BETHESDA, Md., Dec. 10, 2003 - The National Human Genome Research Institute (NHGRI), one of the National Institutes of Health (NIH), today announced the first draft version of the genome sequence of the chimpanzee and its alignment with the human genome. All of the data have been deposited into free public databases and are now available for use by scientists around the world.
The sequence of the chimpanzee, Pan troglodytes, was assembled by NHGRI-funded teams led by Eric Lander, Ph.D., at The Eli & Edythe L. Broad Institute of the Massachusetts Institute of Technology and Harvard University, Cambridge, Mass.; and Richard K. Wilson, Ph.D., at the Genome Sequencing Center, Washington University School of Medicine, Saint Louis.
Researchers deposited the initial assembly, which is based on four-fold sequence coverage of the chimp genome, into the NIH-run, public database, GenBank [ncbi.nih.gov]. In turn, Genbank will distribute the sequence data to the European Molecular Biology Laboratory's Nucleotide Sequence Database, EMBL-Bank [ebi.ac.uk], and the DNA Data Bank of Japan, DDBJ [ddbj.nig.ac.jp].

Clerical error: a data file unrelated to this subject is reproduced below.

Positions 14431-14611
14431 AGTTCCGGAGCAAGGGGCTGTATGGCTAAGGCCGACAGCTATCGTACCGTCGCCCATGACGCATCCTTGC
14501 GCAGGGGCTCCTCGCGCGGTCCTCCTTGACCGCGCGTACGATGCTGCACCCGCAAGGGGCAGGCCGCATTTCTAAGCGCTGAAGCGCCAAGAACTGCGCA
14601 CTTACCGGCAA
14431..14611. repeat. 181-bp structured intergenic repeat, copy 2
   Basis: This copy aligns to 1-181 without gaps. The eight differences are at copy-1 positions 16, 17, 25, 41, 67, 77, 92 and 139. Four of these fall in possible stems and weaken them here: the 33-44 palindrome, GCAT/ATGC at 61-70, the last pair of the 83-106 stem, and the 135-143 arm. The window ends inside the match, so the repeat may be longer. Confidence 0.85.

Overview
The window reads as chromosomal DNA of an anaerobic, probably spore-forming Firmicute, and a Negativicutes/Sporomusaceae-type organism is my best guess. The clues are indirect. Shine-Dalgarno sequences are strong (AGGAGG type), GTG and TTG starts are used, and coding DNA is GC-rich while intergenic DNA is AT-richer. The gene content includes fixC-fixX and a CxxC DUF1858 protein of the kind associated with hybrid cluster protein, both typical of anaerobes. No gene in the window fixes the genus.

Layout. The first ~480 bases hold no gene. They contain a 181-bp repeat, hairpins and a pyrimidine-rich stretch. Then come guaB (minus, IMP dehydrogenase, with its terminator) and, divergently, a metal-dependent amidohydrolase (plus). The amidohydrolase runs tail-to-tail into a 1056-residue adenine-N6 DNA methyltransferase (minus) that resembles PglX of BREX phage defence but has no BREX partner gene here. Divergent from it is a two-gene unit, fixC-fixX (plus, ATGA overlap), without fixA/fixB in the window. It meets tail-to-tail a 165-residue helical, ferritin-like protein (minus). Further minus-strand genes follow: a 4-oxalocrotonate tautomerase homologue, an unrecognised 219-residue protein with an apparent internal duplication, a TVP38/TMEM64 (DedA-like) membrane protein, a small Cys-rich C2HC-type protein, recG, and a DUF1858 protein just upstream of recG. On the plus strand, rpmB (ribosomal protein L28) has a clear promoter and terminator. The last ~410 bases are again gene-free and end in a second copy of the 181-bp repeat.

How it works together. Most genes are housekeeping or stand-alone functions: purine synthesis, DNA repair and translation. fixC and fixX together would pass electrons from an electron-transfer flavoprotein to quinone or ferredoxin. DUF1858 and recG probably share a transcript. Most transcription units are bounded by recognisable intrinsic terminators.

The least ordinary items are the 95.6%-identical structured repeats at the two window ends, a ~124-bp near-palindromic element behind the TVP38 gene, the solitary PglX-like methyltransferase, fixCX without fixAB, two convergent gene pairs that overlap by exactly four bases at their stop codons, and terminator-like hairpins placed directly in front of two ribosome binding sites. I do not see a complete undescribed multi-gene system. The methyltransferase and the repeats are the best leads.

To facilitate biomedical studies comparing regions of the chimp genome with similar regions of the human genome, the researchers also have aligned the draft version of the chimp sequence with the human sequence. Those alignments can be scanned using the University of California, Santa Cruz's Genome Browser [genome.ucsc.edu]; the National Center for Biotechnology Information's Map Viewer [ncbi.nlm.nih.gov]; and the European Bioinformatics Institute's Ensembl system [ensembl.org].
An international team of scientists, led by researchers at the University of Washington in Seattle, Washington University and the Broad Institute (MIT/Harvard), is currently comparing the chimp and human genome sequences and plans to publish results of its analysis in the next several months.
Chimpanzees are the most closely related species to humans. Consequently, comparative analysis of the human and chimp genomes can reveal unique types of information impossible to obtain from comparing the human genome with the genomes of other animals. For more on the scientific rationale for sequencing the chimp genome, go to: Sequencing the Chimpanzee Genome . For more on comparative genomic analysis, go to: Background on Comparative Genomic Analysis.
NHGRI is one of 27 institutes and centers at NIH, an agency of the Department of Health and Human Services. The NHGRI Division of Extramural Research supports grants for research and for training and career development at sites nationwide. Information about NHGRI can be found at: www.genome.gov.
For additional information on the chimp genome assembly, contact:
National Human Genome Research Institute
The Eli & Edythe L. Broad Institute, MIT/Harvard
Washington University School of Medicine
University of Washington
Last Updated: February 25, 2011